Los Angeles, California – The historic success of Taylor Swift‘s re-recordings may have a lasting impact on the music industry as labels look to prevent other artists from embarking on similar ventures.
According to Billboard, new contracts from Universal Music Group, Sony Music Entertainment, and Warner Music Group will now stipulate that artists must wait “10, 15, or even 30 years” before they are allowed to re-record their music, a marked difference from the traditional five to seven-year window.
Swift has been re-recording her first six albums since the 33-year-old singer lost their master recordings in a controversial buy-and-sell deal spearheaded by Scooter Braun in 2020.
To de-value the original recordings still owned by Braun, Swift has been re-recording them with “Taylor’s Version” of her first six albums, beginning with Fearless in 2021, followed by Red later that year, and Speak Now and 1989 in 2023.
With Swifties swearing off the original recordings, the move has been a historic success, but it’s one that record labels are not looking to repeat.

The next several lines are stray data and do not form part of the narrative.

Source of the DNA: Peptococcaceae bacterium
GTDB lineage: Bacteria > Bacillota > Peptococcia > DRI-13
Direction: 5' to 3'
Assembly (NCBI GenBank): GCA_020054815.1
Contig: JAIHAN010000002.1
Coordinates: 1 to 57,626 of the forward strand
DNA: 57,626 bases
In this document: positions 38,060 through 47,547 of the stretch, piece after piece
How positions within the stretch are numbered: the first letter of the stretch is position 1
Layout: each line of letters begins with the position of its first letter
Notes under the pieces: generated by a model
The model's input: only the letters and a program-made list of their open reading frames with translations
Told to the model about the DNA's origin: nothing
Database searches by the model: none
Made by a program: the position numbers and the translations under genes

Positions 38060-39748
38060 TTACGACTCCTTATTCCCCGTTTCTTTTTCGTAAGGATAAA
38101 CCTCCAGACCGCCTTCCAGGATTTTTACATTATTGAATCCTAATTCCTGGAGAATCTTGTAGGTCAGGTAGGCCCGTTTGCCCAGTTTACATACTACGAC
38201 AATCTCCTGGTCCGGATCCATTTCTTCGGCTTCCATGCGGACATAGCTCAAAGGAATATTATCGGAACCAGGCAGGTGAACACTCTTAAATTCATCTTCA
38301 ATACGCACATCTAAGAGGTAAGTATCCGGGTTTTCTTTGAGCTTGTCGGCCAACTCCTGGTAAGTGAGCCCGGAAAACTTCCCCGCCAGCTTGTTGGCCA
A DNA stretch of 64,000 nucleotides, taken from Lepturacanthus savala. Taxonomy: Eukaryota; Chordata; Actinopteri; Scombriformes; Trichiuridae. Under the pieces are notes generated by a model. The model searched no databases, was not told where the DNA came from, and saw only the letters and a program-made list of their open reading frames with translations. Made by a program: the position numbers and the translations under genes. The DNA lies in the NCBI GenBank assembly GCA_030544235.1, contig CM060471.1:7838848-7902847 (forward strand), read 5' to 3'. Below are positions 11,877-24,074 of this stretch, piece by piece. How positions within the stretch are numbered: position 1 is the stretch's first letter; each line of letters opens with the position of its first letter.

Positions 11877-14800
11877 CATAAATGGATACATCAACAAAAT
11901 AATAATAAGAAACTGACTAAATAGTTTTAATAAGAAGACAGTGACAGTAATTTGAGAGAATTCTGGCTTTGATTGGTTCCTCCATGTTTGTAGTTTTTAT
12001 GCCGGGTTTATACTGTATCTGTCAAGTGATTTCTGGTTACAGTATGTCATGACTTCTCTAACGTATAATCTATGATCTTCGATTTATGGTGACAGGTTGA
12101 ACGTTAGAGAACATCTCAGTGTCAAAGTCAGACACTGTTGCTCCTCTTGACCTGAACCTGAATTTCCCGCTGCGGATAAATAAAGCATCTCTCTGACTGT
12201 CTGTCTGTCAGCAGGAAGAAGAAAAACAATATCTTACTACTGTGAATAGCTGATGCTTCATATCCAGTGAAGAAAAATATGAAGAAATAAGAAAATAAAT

“Labels, of course, are going to want to do whatever they can to address that and to prevent it. But there’s only so much they can do,” attorney Gandhar Savur told Billboard.
“Artist representatives are going to push back against that, and a certain standard is ingrained in our industry that is not easy to move away from.”
Prior to Swift’s re-recording journey, the practice was pretty rare and, as such, not a major concern for record labels.
While many of the executives involved believed the Karma artist was bluffing or that the re-recordings could not compete with the originals in any meaningful way, she has consistently proven otherwise.
Swift has also helped boost the popularity of her old songs through The Eras Tour, which revisits hits from each of her previous ten albums. Taylor’s Versions also feature previously scrapped vault tracks, providing further incentive for fans to pick up the new record.
Through her re-recordings, Swift has also advocated for artists’ rights to own their work, leading younger musicians like Olivia Rodrigo to make a clear effort to prevent the loss of their masters in the first place.